1.5. Render Engines

class raysect.core.workflow.RenderEngine[source]

Provides a common rendering workflow interface.

This is a base class, its functionality must be implemented fully by the deriving class.

This class provides a rendering workflow that abstracts away the underlying system performing the work. It is intended that render engines may be built that provide rendering on single cores, multi-cores (SMP) and clusters.

The basic workflow is as follows. The render task is split into small, self-contained chunks of work - ‘tasks’. These tasks are passed to the render engine which distributes the work to the available computing resources. These discrete computing resources are know as “workers”. Workers process one task at a time and return their result to the render engine. When results are received the render engine assembles them into the final result.

This workflow is implemented by supplying a set of tasks and two methods to the render engines’ run() method which processes those tasks. The functions supplied to the run() method may be given additional args and kwargs.

A worker calls render for each task object received. render has the following signature:

def render(task, *render_args, **render_kwargs)

where args and kwargs are additional arguments supplied by the user.

Similarly, the worker calls update() for the results generated by a call to render(). Update() has the following signature:

def update(results, *update_args, **update_kwargs)

where args and kwargs are additional arguments supplied by the user.

The render() function must return an object representing the results, this must be a picklable python object.

The execution order of tasks is not guaranteed to be in order. If the order is critical, an identifier should be passed as part of the task definition and returned in the result. This will permit the order to be reconstructed.

run(tasks, render, update, render_args=(), render_kwargs={}, update_args=(), update_kwargs={})[source]

Starts the render engine executing the requested tasks.

  • tasks (list) – List of user defined tuples that describe the task to execute.

  • render (object) – Callable python object that executes the tasks.

  • update (object) – Callable python object that is called following a render task and must be used to update the internal state of the object requesting work.

  • render_args (tuple) – Additional arguments to pass to user defined render function.

  • render_kwargs (tuple) – Additional keyword arguments to pass to user defined render function.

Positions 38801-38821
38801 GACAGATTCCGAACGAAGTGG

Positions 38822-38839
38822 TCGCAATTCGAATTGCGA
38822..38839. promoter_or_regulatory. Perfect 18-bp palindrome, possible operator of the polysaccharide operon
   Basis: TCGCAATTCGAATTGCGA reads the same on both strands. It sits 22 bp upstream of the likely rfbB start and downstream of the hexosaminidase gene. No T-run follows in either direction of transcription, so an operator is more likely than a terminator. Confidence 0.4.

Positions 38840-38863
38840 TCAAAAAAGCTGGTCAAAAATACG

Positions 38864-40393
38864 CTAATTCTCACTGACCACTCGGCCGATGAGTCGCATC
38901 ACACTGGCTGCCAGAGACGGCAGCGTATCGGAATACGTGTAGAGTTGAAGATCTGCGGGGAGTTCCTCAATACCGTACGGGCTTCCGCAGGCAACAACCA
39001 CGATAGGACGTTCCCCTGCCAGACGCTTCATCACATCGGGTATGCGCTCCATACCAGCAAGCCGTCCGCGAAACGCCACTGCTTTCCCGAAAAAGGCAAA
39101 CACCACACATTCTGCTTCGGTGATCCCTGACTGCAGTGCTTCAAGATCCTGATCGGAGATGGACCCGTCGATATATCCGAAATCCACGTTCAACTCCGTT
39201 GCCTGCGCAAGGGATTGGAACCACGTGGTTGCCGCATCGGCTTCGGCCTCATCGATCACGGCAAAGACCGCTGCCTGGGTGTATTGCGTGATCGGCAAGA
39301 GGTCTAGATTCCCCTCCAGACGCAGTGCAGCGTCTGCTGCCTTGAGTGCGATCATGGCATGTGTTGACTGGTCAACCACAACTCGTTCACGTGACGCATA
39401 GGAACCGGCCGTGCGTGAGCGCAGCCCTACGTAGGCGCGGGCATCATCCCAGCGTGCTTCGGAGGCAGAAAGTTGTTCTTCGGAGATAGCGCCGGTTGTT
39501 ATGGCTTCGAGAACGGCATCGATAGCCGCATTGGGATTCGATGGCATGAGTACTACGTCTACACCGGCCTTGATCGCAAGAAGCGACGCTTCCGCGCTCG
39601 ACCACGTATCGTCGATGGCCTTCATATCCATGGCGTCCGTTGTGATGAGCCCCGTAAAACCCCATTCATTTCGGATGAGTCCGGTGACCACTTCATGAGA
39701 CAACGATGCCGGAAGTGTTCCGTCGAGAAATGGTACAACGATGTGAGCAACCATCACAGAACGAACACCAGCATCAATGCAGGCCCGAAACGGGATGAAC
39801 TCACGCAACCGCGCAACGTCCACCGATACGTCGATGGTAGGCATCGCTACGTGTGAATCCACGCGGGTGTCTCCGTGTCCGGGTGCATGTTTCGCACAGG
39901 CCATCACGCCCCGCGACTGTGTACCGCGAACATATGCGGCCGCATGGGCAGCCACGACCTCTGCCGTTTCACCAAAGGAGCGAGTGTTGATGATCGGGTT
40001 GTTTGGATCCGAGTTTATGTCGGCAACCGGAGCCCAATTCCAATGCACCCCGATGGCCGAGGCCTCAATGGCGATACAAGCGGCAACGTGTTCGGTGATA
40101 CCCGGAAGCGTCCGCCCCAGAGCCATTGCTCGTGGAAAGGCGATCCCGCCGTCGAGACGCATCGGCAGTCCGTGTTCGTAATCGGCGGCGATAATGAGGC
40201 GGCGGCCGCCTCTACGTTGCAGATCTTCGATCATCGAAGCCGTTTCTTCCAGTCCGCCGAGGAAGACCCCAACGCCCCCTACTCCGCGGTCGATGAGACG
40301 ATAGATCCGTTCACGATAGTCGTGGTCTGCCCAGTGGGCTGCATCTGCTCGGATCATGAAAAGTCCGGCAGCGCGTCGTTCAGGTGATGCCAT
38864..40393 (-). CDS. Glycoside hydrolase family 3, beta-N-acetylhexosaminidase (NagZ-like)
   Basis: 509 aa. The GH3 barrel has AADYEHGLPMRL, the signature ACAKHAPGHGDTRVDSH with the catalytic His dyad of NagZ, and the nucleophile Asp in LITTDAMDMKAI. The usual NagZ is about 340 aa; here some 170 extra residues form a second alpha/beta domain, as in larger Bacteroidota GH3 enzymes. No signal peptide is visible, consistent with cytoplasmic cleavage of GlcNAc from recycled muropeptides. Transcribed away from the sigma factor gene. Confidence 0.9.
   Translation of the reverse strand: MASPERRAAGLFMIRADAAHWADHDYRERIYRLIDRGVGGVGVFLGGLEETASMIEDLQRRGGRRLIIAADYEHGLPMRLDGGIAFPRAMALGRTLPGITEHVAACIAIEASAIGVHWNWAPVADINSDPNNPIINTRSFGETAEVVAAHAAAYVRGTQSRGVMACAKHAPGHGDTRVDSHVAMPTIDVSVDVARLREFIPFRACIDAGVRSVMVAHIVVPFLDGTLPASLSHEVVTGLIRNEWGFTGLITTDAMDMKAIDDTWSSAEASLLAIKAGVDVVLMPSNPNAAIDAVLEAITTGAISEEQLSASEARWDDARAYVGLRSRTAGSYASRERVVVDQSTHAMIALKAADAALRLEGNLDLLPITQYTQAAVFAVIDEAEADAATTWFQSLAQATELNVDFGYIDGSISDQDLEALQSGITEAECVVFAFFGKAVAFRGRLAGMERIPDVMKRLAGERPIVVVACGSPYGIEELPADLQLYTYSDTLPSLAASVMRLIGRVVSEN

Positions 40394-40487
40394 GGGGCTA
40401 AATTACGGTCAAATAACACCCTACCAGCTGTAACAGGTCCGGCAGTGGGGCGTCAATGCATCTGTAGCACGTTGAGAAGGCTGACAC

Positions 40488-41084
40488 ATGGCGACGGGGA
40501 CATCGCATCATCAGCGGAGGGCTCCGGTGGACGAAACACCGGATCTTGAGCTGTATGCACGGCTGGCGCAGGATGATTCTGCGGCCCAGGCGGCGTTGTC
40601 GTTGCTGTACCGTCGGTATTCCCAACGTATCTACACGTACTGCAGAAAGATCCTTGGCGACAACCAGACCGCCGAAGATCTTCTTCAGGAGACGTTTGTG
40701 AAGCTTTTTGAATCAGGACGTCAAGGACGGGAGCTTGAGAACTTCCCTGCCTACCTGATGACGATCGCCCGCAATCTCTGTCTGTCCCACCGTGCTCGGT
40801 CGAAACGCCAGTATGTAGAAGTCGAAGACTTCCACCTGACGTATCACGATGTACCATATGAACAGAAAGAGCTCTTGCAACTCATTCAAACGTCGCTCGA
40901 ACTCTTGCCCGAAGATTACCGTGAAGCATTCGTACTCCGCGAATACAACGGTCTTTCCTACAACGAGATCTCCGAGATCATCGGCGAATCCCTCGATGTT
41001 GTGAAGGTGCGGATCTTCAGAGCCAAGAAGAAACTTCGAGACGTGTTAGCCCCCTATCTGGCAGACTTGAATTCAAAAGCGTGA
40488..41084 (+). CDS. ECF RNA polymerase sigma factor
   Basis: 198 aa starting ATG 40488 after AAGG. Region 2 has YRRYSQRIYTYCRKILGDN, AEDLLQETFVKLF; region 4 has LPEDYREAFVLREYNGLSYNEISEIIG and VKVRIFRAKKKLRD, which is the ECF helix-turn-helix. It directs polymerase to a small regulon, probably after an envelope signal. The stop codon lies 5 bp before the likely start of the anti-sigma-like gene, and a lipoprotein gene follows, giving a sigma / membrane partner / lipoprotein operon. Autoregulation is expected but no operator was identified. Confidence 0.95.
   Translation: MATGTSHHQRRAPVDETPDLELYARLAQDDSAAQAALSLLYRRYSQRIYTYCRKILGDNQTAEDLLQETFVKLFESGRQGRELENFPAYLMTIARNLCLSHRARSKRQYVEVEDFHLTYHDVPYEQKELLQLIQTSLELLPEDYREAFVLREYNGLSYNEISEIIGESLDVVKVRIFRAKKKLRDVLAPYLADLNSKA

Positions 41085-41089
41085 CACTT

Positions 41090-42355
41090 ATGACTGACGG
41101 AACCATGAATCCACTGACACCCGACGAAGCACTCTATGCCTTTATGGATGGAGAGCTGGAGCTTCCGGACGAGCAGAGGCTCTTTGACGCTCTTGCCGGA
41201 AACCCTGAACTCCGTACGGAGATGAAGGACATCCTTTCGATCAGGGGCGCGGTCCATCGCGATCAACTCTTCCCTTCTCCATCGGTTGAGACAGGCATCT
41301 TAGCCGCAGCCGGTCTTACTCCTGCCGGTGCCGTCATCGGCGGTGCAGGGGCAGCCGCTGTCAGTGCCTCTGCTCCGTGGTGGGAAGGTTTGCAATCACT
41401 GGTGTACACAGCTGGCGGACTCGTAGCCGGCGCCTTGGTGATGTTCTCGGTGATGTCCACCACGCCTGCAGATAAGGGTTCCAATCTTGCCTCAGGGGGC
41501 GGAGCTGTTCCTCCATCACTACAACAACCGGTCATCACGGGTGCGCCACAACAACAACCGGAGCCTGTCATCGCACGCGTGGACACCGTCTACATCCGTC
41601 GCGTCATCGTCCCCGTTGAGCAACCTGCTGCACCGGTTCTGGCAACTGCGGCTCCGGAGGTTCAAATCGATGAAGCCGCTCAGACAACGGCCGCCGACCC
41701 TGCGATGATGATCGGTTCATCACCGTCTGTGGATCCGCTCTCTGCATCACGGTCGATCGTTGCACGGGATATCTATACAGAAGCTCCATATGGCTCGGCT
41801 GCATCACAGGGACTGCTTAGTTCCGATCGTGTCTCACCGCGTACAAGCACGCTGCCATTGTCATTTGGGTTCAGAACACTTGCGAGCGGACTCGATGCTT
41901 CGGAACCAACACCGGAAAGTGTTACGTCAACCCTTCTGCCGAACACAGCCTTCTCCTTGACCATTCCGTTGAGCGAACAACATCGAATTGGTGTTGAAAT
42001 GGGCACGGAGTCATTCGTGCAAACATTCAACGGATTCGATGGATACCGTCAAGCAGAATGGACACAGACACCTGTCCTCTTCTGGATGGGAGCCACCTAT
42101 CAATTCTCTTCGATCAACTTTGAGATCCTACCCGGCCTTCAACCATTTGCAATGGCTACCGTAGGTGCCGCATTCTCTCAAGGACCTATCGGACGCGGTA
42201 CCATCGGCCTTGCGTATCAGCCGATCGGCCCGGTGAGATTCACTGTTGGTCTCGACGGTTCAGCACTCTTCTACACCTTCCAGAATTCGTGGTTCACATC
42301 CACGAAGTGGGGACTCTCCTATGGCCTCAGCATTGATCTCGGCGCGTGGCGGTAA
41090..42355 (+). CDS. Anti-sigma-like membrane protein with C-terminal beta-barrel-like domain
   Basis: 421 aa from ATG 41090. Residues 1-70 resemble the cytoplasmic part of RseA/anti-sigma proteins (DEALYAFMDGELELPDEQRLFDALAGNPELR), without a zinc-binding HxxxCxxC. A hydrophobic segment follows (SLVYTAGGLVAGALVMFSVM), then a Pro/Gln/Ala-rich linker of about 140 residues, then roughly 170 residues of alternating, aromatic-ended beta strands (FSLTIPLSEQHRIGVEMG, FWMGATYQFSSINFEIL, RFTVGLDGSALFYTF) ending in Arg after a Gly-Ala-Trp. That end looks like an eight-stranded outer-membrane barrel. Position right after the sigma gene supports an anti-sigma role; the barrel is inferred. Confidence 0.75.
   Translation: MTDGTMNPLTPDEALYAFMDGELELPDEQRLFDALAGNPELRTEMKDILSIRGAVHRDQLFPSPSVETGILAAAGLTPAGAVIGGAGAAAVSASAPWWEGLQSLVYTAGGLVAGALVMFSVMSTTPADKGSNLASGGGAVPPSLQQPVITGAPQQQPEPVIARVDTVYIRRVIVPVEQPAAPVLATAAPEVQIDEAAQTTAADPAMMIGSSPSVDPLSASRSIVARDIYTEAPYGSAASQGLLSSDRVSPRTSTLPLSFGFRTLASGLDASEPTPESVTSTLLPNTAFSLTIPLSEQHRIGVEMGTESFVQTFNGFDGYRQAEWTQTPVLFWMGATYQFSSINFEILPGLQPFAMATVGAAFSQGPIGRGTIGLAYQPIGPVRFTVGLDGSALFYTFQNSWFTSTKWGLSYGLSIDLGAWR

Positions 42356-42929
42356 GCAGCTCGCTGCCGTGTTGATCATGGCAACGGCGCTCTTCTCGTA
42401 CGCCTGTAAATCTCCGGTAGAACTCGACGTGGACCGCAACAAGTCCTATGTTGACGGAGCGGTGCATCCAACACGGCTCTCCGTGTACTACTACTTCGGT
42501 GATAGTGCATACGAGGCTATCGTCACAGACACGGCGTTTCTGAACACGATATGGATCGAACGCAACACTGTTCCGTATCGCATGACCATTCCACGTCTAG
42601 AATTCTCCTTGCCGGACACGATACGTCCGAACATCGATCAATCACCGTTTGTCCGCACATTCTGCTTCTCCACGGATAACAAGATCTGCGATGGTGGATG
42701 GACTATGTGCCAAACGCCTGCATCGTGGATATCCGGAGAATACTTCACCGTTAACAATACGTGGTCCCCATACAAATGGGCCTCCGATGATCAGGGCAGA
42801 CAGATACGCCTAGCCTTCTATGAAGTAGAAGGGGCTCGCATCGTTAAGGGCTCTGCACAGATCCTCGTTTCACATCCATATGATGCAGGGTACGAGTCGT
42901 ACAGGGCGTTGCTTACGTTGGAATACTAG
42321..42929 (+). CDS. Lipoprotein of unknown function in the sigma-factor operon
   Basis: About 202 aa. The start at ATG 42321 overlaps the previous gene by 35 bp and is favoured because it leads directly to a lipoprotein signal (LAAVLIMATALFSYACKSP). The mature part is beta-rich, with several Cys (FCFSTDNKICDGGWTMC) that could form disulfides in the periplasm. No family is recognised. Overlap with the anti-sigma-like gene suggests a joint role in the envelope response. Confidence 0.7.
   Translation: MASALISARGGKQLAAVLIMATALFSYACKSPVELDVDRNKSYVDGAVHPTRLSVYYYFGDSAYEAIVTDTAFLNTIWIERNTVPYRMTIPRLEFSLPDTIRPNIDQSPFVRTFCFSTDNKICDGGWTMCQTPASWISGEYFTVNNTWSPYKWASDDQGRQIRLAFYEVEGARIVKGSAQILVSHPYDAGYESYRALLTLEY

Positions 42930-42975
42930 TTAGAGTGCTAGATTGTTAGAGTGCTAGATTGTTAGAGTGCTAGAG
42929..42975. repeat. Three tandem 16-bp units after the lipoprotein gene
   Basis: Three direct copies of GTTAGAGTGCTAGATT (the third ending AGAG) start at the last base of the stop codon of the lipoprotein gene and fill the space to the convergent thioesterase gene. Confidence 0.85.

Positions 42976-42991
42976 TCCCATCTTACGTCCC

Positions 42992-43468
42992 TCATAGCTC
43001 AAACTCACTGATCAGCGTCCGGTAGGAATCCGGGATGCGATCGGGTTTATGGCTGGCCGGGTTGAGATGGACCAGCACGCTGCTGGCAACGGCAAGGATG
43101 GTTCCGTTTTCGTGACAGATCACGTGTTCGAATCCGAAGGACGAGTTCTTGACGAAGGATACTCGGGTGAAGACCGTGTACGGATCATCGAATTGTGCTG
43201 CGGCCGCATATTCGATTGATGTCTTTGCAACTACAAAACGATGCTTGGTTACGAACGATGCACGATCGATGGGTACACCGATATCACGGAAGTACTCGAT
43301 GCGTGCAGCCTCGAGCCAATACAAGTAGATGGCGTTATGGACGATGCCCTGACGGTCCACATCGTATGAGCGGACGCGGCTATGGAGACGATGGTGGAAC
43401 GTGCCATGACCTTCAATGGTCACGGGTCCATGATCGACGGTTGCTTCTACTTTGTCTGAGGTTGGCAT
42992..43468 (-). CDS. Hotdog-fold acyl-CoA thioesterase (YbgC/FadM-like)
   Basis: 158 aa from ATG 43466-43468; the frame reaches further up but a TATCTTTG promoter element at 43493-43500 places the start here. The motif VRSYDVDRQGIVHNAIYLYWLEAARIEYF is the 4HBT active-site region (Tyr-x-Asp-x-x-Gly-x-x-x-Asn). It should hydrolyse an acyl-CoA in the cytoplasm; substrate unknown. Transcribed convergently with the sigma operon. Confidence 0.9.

• update_args (tuple) – Additional arguments to pass to user defined update function.

  • update_kwargs (tuple) – Additional keyword arguments to pass to user defined update function.


Returns the number of workers in use by this engine.

class raysect.core.workflow.SerialEngine[source]

Bases: raysect.core.workflow.RenderEngine

Render engine for running on a single CPU processor.

This engine is useful for debugging.

>>> from raysect.core import SerialEngine
>>> from raysect.optical.observer import PinholeCamera
>>> camera = PinholeCamera((512, 512))
>>> camera.render_engine = SerialEngine()
class raysect.core.workflow.MulticoreEngine(processes=None, tasks_per_job=None, start_method='fork')[source]

Bases: raysect.core.workflow.RenderEngine

A render engine for distributing work across multiple CPU cores.

The number of processes spawned by this render engine is controlled via the processes attribute. This can also be set at object initialisation.

If the processes attribute is set to None (the default), the render engine will automatically set the number of processes to be equal to the number of CPU cores detected on the machine.

If a render is being performed where the time to compute an individual task is comparable to the latency of the inter process communication (IPC), the render may run significantly slower than expected due to waiting for the IPC to complete. To reduce the impact of the IPC overhead, multiple tasks are grouped together into jobs, requiring only one IPC wait for multiple tasks.

By default the number of tasks per job is adjusted automatically. The tasks_per_job attribute can be used to override this automatic adjustment. To reenable the automated adjustment, set the tasks_per_job attribute to None.

  • processes – The number of worker processes, or None to use all available cores (default).

  • tasks_per_job – The number of tasks to group into a single job, or None if this should be determined automatically (default).

  • start_method – The method used to start child processes: ‘fork’ (default), ‘spawn’ or ‘forkserver’.

>>> from raysect.core import MulticoreEngine
>>> from raysect.optical.observer import PinholeCamera
>>> camera = PinholeCamera((512, 512))
>>> # allowing the camera to use all available CPU cores.
>>> camera.render_engine = MulticoreEngine()
>>> # or forcing the render engine to use a specific number of CPU processes
>>> camera.render_engine = MulticoreEngine(processes=8)